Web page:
The federal liberal government is warning technology media companies in Canada to play nice and add Canadian content ASAP or else.
The government announced that they will take 18 months to study how they can force tech companies operating in Canada to add more Canadian content without any cost to Canadians. Meaning at least for now unlike in Quebec, Government of Canada will NOT be adding GST tax to your Netflix bill.
Melanie Joly took a tough stance against foreign media companies in Canada announcing on her twitter.
- “All players – Google, Amazon, Facebook, Spotify, etc. – that are in the system must contribute to the system. There is no free ride.”
- “New technology, like streaming services, has changed the way that Canadians connect with each other, do business and discover, access and consume content. Now more than ever, Canadians go online.
- To keep up with these changes we must modernize our legislative framework so that Canadian artists, artisans, businesses, consumers and broadcasters can adapt and thrive in a changing environment.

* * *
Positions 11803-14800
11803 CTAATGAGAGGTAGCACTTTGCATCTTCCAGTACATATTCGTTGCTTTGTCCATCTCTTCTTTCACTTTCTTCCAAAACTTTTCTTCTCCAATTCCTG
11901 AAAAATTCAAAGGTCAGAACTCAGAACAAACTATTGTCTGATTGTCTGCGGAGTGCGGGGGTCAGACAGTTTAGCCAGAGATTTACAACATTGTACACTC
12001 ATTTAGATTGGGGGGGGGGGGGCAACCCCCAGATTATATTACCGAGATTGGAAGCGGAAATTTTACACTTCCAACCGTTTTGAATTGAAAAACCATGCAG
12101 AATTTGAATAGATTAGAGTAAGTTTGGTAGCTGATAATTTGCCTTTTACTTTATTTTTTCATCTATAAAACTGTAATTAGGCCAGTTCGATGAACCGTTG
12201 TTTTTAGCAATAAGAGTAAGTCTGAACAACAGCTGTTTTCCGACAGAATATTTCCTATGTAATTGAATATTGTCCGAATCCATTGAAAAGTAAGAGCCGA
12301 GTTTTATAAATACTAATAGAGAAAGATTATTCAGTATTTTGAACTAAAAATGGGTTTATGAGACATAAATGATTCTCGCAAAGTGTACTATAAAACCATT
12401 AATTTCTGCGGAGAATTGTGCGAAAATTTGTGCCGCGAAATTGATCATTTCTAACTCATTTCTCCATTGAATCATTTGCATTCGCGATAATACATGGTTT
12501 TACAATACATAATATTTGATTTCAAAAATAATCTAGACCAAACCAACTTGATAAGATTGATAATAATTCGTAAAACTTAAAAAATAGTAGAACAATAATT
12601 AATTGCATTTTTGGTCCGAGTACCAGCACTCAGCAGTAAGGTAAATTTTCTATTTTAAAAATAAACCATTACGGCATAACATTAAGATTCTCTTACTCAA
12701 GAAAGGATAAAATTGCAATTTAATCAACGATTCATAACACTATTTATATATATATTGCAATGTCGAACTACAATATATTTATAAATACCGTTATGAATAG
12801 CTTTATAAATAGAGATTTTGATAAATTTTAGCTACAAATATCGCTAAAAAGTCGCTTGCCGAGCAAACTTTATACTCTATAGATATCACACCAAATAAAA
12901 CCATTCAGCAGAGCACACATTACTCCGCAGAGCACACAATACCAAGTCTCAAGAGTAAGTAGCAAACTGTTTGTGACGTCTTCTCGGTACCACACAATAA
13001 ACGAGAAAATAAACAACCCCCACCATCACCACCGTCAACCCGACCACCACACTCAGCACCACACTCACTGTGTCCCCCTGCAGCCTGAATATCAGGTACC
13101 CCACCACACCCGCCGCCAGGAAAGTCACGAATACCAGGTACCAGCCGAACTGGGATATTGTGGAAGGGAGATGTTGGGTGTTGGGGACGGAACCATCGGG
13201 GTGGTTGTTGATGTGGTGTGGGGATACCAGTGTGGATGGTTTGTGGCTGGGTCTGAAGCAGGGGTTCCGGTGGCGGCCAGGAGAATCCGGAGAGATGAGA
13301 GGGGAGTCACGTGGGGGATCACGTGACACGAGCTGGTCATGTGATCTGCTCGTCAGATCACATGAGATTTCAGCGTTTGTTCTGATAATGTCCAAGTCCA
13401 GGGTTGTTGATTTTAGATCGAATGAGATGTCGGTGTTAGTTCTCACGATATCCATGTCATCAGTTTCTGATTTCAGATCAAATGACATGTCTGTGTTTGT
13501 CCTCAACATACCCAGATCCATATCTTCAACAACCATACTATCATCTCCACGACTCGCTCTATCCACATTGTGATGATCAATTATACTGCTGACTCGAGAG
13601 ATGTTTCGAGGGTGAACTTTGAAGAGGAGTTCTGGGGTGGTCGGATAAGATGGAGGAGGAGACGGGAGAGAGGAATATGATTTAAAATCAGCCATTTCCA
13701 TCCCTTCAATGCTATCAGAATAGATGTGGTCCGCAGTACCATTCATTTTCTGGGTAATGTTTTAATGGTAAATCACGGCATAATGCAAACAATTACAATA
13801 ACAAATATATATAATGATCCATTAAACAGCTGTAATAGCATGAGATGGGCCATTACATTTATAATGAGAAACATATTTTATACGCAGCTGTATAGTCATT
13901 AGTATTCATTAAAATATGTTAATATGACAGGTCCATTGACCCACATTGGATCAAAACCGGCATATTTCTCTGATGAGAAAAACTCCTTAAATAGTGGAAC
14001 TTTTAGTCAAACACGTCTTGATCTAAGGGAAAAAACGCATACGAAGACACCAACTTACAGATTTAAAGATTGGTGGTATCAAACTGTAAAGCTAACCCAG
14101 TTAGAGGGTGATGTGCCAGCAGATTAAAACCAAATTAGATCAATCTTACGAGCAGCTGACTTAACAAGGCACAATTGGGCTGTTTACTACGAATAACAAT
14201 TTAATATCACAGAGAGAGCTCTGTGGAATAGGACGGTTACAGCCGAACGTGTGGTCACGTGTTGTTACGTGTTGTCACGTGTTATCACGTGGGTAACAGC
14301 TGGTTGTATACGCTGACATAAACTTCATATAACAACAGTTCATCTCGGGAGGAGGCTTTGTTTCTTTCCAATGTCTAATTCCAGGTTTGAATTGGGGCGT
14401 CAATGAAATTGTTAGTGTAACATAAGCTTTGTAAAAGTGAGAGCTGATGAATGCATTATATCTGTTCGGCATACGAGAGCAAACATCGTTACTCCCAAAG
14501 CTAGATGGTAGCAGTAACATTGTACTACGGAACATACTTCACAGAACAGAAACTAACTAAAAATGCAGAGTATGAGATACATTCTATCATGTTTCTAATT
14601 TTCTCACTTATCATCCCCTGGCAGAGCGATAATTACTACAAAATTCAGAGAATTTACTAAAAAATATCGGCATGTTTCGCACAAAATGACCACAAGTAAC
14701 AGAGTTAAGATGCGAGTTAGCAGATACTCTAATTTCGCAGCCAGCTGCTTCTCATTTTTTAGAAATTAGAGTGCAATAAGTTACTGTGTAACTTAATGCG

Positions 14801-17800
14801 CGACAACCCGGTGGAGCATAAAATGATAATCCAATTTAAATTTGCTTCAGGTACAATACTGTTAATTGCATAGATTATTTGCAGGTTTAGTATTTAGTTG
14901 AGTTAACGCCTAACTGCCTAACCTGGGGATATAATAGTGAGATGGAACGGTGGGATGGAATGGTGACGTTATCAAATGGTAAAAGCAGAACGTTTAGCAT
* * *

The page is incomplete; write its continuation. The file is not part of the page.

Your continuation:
- I announced the launch of the Review of the Broadcasting Act and the Telecommunications Act. A review of the Radiocommunication Act will also be carried out.”
Canadian artists applauded the initiative saying that thousands of jobs and our Canadian identity depend on it.
Netflix has long resisted to be covered by framework that applies to traditional broadcasters. But Netflix did say that they intend to spend $500m dollars in Canada over the next few years.
Facebook has also resisted to government intervention by caling for fewer not more rules. Kevin Chan, Facebook Canada public policy said:
“The continued growth of different online video offerings − user-generated or otherwise − depends on a flexible regulatory environment that allows for innovation and experimentation.”
Other experts wondered how the government can restrict businesses passing on the cost to consumer?
Lawson Hunter, a regulatory lawyer and former executive at Bell Canada, said in interview with Globe and Mail:
“It’s hard to expect that you can add cost to any service provider and expect them to say they will swallow it and not pass it on to the consumer. That is not how the market typically works.”
Not everyone was happy with the announcement. Quebec’s left leaning NDP government’s Critic for Culture and Heritage, Pierre Nantel said:
“Netflix makes revenues in Quebec, so it should make investments in French [in Quebec],” said the president of the CRTC.
Melanie Joly’s “Netflix agreements”, without GST or Franco content, are a cul-de-sac for our culture.”